Due to the potential cost and time savings, as well as safety benefits, the use of unmanned aerial vehicles (small UASs) in commercial operations – and specifically within the electric utility industry – has seen a growth in interest in recent years. In comparison to the standard inspection methods of climbing or the use of manned aircraft, small UASs have the potential to reduce the risk to human life, save inspectors and contractors time and money, as well as allow for more frequent inspections of electric utility components.
Both the capabilities and the limitations of small UASs should be considered when evaluating their use by the electric utility industry. They are regulated and require coordination with other agencies, airports and property owners upon their deployment, but they provide numerous benefits and can save both time and money, if employed in a safe and reasonable manner.
This course includes a multiple-choice quiz at the end and is intended to provide 8 hours of professional development.
After the successful completion of this course, the student will have learned or been exposed to the following topics.
• Comprehensive New Regulations for Small Unmanned Aerial Systems
• Summary of 14 CFR Part 107
• Best Practices for Use of Small Unmanned Aerial Systems by the Electric Utility Industry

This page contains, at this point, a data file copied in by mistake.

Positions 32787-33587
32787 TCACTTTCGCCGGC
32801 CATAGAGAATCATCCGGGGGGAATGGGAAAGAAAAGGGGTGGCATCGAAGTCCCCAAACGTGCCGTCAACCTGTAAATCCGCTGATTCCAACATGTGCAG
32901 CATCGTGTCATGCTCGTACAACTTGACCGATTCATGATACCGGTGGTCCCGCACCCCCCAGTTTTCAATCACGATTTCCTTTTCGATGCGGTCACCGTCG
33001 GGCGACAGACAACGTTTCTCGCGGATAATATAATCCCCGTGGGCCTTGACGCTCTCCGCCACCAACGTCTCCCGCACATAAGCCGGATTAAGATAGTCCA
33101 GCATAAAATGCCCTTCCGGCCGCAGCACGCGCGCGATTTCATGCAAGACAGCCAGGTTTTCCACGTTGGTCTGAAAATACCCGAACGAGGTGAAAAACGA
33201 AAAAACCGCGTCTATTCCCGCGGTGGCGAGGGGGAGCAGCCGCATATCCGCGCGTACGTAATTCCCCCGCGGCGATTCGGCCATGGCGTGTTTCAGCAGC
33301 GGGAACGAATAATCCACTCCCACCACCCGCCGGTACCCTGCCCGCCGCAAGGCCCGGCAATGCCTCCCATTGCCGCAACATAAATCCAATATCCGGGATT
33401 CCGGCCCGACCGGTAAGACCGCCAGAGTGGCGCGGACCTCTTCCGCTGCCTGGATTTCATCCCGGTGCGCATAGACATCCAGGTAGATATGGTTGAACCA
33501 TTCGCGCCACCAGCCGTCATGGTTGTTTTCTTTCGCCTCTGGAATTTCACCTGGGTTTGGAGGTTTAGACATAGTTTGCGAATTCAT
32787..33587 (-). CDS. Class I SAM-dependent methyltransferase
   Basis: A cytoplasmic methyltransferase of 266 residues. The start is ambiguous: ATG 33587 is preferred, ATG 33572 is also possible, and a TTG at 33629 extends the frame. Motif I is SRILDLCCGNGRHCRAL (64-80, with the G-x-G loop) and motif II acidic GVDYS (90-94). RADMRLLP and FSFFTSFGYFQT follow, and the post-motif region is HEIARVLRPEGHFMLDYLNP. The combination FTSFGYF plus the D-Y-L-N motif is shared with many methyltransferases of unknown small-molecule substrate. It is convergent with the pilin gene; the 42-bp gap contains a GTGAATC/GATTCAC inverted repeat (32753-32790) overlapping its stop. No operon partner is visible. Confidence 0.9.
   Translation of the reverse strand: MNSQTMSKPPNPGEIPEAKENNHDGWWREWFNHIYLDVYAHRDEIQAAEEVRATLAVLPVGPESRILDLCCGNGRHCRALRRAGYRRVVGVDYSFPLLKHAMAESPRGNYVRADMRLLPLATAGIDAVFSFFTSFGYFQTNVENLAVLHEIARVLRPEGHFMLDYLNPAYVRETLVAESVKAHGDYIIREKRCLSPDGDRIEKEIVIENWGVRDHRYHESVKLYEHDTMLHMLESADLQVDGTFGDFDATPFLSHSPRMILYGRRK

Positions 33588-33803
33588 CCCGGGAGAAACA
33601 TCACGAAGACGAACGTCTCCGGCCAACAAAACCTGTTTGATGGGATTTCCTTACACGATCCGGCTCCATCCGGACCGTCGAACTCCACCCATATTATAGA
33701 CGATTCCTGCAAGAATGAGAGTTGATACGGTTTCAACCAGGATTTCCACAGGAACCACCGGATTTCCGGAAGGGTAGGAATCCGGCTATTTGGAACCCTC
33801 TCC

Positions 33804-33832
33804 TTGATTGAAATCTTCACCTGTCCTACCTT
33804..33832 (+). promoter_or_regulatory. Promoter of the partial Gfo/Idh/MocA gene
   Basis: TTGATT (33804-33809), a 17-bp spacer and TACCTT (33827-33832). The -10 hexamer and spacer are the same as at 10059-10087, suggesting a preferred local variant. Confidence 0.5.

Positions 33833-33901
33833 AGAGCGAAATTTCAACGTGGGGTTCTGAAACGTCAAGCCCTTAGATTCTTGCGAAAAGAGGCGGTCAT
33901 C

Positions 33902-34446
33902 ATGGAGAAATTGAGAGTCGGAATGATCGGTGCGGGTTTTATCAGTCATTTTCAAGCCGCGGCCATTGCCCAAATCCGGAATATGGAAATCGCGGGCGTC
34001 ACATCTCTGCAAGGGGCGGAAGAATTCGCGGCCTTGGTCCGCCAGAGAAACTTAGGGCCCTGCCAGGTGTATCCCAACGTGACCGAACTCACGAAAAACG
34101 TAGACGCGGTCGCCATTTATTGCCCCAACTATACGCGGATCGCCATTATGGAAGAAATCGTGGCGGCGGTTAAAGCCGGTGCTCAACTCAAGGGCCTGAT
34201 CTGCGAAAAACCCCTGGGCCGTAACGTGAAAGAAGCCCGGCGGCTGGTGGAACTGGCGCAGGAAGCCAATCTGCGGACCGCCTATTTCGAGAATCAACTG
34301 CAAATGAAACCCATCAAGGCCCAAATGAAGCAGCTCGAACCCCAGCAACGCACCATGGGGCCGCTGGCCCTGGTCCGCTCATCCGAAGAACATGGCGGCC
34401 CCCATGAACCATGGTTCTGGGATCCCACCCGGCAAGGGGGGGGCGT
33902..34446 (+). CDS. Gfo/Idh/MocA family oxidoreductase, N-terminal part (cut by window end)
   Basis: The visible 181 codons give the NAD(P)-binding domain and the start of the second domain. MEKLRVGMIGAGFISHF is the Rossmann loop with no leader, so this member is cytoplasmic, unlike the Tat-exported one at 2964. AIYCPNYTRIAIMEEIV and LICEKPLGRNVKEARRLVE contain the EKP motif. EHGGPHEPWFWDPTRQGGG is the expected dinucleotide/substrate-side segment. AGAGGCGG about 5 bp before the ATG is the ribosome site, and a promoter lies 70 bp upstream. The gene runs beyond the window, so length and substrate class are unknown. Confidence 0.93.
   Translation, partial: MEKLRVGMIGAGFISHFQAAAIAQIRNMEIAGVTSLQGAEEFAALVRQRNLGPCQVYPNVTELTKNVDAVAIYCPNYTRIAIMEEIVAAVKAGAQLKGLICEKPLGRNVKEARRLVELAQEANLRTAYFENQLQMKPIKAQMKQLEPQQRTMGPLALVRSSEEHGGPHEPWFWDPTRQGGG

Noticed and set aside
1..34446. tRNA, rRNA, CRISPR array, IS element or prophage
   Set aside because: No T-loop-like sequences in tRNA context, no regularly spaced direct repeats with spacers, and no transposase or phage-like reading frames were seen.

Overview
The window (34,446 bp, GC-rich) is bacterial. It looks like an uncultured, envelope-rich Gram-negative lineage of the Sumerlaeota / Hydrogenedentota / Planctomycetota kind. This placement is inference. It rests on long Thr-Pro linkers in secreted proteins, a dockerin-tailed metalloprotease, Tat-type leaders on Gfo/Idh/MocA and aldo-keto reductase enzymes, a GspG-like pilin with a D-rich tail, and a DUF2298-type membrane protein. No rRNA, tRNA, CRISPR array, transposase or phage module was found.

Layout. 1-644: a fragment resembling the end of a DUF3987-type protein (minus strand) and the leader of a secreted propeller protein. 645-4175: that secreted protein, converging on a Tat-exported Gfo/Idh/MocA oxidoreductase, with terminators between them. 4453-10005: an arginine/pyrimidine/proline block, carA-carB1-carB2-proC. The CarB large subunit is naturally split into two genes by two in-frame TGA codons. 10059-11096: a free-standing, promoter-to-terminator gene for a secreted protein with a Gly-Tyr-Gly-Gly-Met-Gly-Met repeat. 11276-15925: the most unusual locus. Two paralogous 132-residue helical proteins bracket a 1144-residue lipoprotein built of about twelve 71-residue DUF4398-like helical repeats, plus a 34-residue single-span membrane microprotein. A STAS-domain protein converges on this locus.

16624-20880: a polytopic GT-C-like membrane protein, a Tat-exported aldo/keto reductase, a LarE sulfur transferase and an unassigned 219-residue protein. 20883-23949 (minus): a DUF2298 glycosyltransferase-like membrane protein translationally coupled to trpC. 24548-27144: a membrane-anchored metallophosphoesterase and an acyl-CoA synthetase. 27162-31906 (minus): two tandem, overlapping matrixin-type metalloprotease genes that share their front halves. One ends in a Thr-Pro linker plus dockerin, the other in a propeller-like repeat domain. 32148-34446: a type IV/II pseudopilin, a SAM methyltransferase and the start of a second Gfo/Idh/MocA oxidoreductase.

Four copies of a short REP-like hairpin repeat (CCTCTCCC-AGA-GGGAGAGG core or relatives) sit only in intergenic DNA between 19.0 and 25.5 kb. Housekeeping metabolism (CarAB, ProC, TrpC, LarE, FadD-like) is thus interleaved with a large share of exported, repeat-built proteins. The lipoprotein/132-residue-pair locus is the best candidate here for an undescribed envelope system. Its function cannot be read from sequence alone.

• Unmanned Aerial System Concept to Support Electric Utility Work
• Unmanned Aerial System Electric Utility Mission Planning
• Aircraft Marking and Painting
• Aircraft Speed and Altitude
• Operators Manual
• Safety Requirements for Unmanned Aerial System Work on Electric Utilities
• Airframe Safety
• Battery Safety
• Crew Rest and Endurance
• Emergency Procedures
• Unmanned Aerial System Flight Operation Execution for Electric Utilities
• Unmanned Aerial System Operational Flight Minimums
• Considerations for Selecting an Unmanned Aerial System Commercial Operator
• Considerations before Purchasing an Unmanned Aerial System
• Unmanned Aerial System-Mounted Sensors and Applications for Electric Utilities
• Applications for Sensors
• Data Collection and Analysis Considerations
• Internet of Things, Unmanned Aerial Systems, and the Electric Utility Industry
• Privacy and Proper Unmanned Aerial System Operational Etiquette